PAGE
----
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  •  The unfortunate part is (none)

    that the top executives who have been the leaders of the most foolish directions will still make out like bandits, and the thousands of regular production workers and even the "high level" engineers will get the shaft, on account of nothing that they did.

    If the engineers are told: "Make pluggable hybrids", they would, and would like the challenge.

    If they're told: "Make the F-950 MongolianTurbonator", then off they will make the crushingest trucks on the planet.

    •  Except that.... (none)
      ....they were told to make Hummers, and they knew it was stupid, and they stayed.

      The self-interested lame bureaucratic complicity of allegedly "high level" mechanics with executive stupidity at GM is so extreme that they have no claim on victim status at all.

      And the complicity of the UAW and the line workers isn't much better. "I had a good contract to continue working in a eco and sociopathic enterprise, so I couldn't leave and besides, as a blue collar drone, I'm not responsible for what I make," is not a rationale that provides much in the way of moral standing or redeeming cultural value.

      It's all karmic payback for the Reuther Brothers purging the communists and socialists and dropping all demands for union participation in corporate decisionmaking. And now the tab for the Faustian bargain has come due.

      •  People working for GM in the 60s and 70s (none)
        who were staying there for the pensions had no reason to expect that their company was eventually going to renege on its promises (as GM will probably end up doing wholesale) and dumping the obligation onto taxpayers.  Don't blame the workers for doing what a rational person would have expected was sensible.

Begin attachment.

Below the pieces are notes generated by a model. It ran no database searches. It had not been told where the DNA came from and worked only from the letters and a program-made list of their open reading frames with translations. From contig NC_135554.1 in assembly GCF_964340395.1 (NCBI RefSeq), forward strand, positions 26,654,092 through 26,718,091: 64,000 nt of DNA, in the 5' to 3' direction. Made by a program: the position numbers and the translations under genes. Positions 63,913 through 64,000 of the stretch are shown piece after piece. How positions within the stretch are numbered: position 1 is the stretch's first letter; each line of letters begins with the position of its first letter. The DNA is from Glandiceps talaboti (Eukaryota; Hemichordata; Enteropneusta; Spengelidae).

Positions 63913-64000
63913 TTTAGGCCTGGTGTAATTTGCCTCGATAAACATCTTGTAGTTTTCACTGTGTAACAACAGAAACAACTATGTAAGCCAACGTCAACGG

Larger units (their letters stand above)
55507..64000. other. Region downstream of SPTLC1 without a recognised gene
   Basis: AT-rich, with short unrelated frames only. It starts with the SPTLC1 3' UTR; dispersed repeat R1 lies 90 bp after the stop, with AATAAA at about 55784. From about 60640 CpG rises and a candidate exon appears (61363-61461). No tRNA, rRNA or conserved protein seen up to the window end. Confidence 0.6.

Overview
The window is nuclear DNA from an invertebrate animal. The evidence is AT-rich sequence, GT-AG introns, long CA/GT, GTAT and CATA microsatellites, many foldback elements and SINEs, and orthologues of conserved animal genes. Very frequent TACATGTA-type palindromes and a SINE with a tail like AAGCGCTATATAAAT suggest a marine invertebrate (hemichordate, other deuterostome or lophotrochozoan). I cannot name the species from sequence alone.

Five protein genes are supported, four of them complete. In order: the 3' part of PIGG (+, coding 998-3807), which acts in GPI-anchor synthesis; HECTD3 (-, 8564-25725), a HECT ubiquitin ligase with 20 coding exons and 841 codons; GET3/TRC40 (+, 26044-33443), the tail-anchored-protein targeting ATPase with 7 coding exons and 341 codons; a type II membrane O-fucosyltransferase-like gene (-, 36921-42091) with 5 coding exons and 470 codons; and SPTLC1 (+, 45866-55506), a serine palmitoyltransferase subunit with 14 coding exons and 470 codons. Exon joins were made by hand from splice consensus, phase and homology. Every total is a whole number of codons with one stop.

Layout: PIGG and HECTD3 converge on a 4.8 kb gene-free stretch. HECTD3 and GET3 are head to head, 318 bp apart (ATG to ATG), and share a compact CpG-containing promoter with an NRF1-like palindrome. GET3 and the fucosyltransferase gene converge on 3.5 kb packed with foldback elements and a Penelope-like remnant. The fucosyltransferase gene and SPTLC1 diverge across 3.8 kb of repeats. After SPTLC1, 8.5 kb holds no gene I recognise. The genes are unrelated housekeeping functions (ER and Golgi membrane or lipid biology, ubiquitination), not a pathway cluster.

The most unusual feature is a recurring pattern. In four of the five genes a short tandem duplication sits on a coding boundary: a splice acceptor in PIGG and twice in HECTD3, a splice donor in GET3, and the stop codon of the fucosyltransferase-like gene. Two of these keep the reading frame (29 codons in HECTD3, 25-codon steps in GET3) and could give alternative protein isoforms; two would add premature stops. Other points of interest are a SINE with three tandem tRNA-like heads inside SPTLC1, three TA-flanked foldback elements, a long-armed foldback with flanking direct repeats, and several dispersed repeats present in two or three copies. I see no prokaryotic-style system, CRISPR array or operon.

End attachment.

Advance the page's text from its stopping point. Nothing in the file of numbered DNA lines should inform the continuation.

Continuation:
"If you [just] wanted to reduce ignorance, you could ... abort every Republican baby in this country, and your ignorance rate would go down."

        by Major Danby on Tue Oct 11, 2005 at 03:20:58 PM PDT

        [ Parent ]

        •  By the Seventies (none)
          and the first influx of efficient Japanese automobiles in conjunction with the first oil embargo, it was clear that GM was a big, dumb, parasitic organization that had no intention of manufacturing products that were socially or environmentally responsible, and was in fact actively hostile to assuming any responsibility for its broader impact on North America or the world.

          If knowingly working for a parasitic and destructive corporation, whether as a manager or as a line worker, is "doing what a rational person would have expected was sensible" then the bar is set so low -- or as Moynihan might have put it "deviance is defined down to such an extent" -- as to absolve individuals of any meaningful moral responsibility for their existence.

          It's less about the pensions than it is the work one is willing to do in return for the (illusory) promise of a guaranteed free lunch at the end of the shift.

          •  I think you've just defined 80 to 90% (none)
            or more of American workers as having insufficient moral responsibility to justify one's caring about what happens to them and their dependents.

            Please make a list of employers that it's acceptable for someone to work for while still retaining the right to your sympathy if things go bad.  I'm sure people would love to restrict their employment choices to that approved set.  By the way, do "good" companies ever go kaput?

            /sarcasm

            I do understand your point, but frankly it's the equivalent of the Religious Right preaching abstinence.  Might be a great idea, but people aren't going to do it.  I think it's reasonable to expect people to exert some responsibility in choosing their employers without saying that if they have to make some compromises to get by then they're undeserving of compassion and respect.

            By the way, the fate of GM may have been clear to you and E. F. Schumacher by the mid-70s, but I remember those times as still being when Japanese cars were considered junky by the general public, so I think you're using 20-20 hindsight, to the extent it matters.

            "If you [just] wanted to reduce ignorance, you could ... abort every Republican baby in this country, and your ignorance rate would go down."

            by Major Danby on Wed Oct 12, 2005 at 08:31:06 AM PDT

            [ Parent ]

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